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Karaoke, zombies and vlogs: why we can’t let go of Jane Austen

·6-min read
 (Getty Images)
(Getty Images)

Jane Austen: she’s the gift that keeps on giving. Quite literally – if you google ‘Jane Austen gifts’, you get almost 8 million results, including socks, stationery sets, jigsaws, jumpers, cushions, coasters, and books called things like ‘What Would Jane Do?’

Of course, no one knows what she’d do (invite Colin Firth round for tea?) since she died in 1817, leaving very little behind other than six wonderful novels, which continue to yield over and over across the centuries. There was the boozy Nineties diary version, the zombie version, the murder mystery version, the Bollywood version and the YouTube vlogger version – and that’s just Pride and Prejudice.

Some work, and others don’t. A good Austen adaptation captures her spirit and comedy, stays in dialogue with the original source material but adds something of its own. The crummier ones think Austen is all about bonnets and swooning. As Paula Byrne wrote, “If Austen were alive today... she would be baffled by the fact that the majority of films emphasise the romantic aspect of her novels, when her intention was to subvert and undermine the romantic.” So: Amy Heckerling’s Clueless, which took Emma and moved it to an American high school, has entered the canon, but the prissy, muslin-heavy Gwyneth Paltrow star-vehicle adaptation of the novel has not.

A recent Austen reworking that’s had a seal of approval from audiences and critics is Pride & Prejudice* (*Sort Of), transferring to the West End this month after a hit run at Glasgow’s Tron Theatre in 2018 and a national tour. Written and directed by Isobel McArthur, it tells the story through the novel’s unseen servants, played by an all-female cast of five, who also play all of the other characters. Oh, and they do it with karaoke.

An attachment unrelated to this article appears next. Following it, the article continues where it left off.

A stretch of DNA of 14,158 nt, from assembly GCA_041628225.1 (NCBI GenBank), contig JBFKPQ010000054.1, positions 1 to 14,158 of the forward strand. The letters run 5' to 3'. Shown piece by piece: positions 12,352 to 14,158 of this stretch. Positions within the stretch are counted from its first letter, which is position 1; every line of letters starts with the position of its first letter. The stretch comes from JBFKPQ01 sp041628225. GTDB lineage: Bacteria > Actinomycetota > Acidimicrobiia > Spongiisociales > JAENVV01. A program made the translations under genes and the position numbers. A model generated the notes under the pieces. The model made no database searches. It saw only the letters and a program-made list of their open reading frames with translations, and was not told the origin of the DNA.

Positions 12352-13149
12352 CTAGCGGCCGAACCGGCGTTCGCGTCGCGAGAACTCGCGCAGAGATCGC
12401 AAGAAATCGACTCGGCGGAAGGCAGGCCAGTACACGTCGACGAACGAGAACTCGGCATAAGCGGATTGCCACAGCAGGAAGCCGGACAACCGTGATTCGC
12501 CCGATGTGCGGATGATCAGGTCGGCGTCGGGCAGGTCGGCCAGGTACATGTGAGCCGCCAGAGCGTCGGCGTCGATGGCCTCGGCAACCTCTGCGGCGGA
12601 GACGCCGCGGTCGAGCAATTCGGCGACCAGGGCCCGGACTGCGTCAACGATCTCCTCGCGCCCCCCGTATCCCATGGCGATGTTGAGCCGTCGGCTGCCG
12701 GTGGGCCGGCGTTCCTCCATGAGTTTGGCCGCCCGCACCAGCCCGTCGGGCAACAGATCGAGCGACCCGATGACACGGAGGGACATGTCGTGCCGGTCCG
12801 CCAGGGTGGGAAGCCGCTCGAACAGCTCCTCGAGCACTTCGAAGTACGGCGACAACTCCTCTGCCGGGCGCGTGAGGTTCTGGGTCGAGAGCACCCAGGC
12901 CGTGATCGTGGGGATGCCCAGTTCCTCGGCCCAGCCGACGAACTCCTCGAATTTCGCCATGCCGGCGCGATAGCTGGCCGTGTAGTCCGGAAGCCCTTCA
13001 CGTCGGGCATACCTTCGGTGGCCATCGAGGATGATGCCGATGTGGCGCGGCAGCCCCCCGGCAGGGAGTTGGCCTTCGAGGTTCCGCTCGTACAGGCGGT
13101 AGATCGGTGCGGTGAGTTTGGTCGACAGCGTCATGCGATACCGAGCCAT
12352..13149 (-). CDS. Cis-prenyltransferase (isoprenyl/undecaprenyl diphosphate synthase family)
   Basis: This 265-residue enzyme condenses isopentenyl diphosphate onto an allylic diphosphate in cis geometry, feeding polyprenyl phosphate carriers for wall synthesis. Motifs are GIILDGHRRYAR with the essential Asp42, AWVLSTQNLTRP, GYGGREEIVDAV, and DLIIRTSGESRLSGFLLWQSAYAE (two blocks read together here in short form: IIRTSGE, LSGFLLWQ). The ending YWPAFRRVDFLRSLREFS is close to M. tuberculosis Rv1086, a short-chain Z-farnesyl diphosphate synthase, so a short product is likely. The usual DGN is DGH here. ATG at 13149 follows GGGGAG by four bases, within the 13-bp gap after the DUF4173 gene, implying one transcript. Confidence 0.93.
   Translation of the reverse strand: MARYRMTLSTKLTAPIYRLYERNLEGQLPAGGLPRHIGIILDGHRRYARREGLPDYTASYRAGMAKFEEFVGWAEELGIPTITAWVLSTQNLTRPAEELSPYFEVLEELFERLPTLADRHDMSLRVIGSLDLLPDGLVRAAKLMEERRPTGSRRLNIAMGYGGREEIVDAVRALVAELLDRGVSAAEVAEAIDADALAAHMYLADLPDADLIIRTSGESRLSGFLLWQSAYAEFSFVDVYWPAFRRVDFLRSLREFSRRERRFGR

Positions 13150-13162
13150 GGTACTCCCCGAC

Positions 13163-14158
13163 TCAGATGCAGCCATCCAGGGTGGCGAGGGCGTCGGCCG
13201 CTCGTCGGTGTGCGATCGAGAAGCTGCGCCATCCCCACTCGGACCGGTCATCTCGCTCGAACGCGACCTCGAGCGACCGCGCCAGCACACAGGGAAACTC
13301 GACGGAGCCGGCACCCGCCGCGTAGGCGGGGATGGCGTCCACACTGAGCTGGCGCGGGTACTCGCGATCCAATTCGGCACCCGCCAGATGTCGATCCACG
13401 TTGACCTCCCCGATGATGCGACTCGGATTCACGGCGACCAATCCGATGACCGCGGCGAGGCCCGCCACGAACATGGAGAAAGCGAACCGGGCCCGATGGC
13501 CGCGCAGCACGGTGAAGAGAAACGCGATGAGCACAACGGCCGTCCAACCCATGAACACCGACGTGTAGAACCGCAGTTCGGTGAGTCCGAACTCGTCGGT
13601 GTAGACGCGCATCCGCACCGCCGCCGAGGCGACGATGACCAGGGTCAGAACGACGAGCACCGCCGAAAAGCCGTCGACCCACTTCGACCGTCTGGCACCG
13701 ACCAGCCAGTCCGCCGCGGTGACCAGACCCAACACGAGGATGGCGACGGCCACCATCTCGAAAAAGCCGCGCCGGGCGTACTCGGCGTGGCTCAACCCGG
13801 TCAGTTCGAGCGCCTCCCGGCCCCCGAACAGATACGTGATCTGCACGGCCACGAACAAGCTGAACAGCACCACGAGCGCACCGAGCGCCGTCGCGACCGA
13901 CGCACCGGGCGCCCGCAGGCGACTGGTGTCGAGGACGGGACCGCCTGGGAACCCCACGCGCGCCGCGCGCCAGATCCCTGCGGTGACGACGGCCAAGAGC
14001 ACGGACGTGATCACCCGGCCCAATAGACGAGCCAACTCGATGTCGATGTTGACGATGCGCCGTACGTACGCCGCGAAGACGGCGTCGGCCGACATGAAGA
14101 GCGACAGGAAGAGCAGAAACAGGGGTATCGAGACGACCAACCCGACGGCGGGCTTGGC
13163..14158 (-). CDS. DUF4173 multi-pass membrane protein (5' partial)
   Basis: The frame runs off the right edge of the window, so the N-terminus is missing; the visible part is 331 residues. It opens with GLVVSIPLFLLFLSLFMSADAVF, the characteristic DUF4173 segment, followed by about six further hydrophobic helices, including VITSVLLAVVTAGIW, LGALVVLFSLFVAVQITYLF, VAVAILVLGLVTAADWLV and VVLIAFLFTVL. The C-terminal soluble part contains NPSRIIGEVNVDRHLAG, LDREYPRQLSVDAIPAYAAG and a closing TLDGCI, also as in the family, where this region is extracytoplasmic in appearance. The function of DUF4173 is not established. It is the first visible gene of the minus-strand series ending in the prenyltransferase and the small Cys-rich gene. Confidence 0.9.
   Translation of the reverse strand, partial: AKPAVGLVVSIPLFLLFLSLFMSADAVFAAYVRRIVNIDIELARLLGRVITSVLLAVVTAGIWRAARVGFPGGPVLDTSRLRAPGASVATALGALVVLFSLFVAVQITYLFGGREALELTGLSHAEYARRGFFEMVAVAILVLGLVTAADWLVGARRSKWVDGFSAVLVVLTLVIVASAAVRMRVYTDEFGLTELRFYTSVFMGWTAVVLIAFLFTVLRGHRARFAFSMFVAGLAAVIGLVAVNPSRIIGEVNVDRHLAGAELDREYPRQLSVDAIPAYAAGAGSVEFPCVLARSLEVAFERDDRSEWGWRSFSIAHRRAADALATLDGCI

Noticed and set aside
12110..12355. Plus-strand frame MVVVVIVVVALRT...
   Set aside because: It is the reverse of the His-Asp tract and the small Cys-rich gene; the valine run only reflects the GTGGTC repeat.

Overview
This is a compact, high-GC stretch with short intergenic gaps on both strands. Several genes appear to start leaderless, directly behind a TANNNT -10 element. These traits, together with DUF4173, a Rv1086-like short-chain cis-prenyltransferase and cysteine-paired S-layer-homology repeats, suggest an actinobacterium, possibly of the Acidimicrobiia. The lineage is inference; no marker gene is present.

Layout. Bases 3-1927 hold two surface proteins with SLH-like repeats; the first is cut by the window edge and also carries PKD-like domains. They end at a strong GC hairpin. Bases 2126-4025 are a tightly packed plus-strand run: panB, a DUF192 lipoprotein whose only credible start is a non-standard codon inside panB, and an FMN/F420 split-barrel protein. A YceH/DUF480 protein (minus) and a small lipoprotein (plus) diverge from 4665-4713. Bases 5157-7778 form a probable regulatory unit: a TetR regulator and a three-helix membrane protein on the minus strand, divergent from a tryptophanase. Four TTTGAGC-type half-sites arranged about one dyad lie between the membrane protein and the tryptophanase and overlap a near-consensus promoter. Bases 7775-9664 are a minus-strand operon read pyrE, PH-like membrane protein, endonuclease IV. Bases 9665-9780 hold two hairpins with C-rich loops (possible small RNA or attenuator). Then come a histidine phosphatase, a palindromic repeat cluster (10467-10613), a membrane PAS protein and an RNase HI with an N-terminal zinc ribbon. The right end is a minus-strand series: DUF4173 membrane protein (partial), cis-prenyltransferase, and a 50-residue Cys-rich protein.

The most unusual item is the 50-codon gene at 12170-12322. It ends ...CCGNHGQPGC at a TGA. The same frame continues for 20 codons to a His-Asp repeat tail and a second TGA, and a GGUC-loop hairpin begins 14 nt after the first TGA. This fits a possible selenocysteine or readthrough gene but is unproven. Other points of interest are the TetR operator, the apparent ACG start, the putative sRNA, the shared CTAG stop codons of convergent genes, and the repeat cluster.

The cast of Pride and Prejudice* (*Sort of)
The cast of Pride and Prejudice* (*Sort of)

McArthur, who also performs in the show, pitched it after the Tron’s artistic director Andy Arnold said he was looking for an adaptation of a popular novel. At that time, she’d never read P&P; when she did, she was surprised at how funny it was – and how different to the preconception of a “starchy and inaccessible” English writer. Her challenge was to kick away those assumptions and make her appealing to a Glaswegian audience, even though “I could absolutely relate to the fact that my aunty wouldn’t necessarily want to come and see a Jane Austen.”

The formal inventiveness made a virtue of needing to be resourceful: McArthur knew the show needed music, but there wasn’t the budget for a 12-piece band. “That’s when I thought, maybe the love language in this show is actually karaoke. With karaoke, we’ve all got a form of expression, and it can all come out of a wee machine. It’s a recognisable common pastime that doesn’t exclude, but really includes across circumstances and cultures – fancy parties, scummy parties, back rooms of pubs. It offers everything from peacocking and showing off, to being really drunk and heartbroken and vulnerable.” Songs in the show include You’re So Vain (finally we know who Carly Simon wrote that song about) and Every Day I Write the Book.

As she was adapting, McArthur knew there were three types of audience members she needed to bear in mind: people who’ve never heard of Pride & Prejudice before, people who think they know the novel and are aware of all its “pop cultural baggage” like brooding Darcy emerging out of a lake, and Austen aficionados who want the story told right and will await all their favourite quotes. Emma Thompson knew this too: in her on-set diaries during the filming of her Oscar-winning 1996 Sense and Sensibility adaptation, she fretted, “Must avoid twee. Oh please don’t let any of it be twee, I’ll die. I’ll be assassinated by the Jane Austen Society (who rang James [Schamus, co-producer]’s company in New York to complain about the casting of Hugh Grant as Edward – too good-looking apparently).”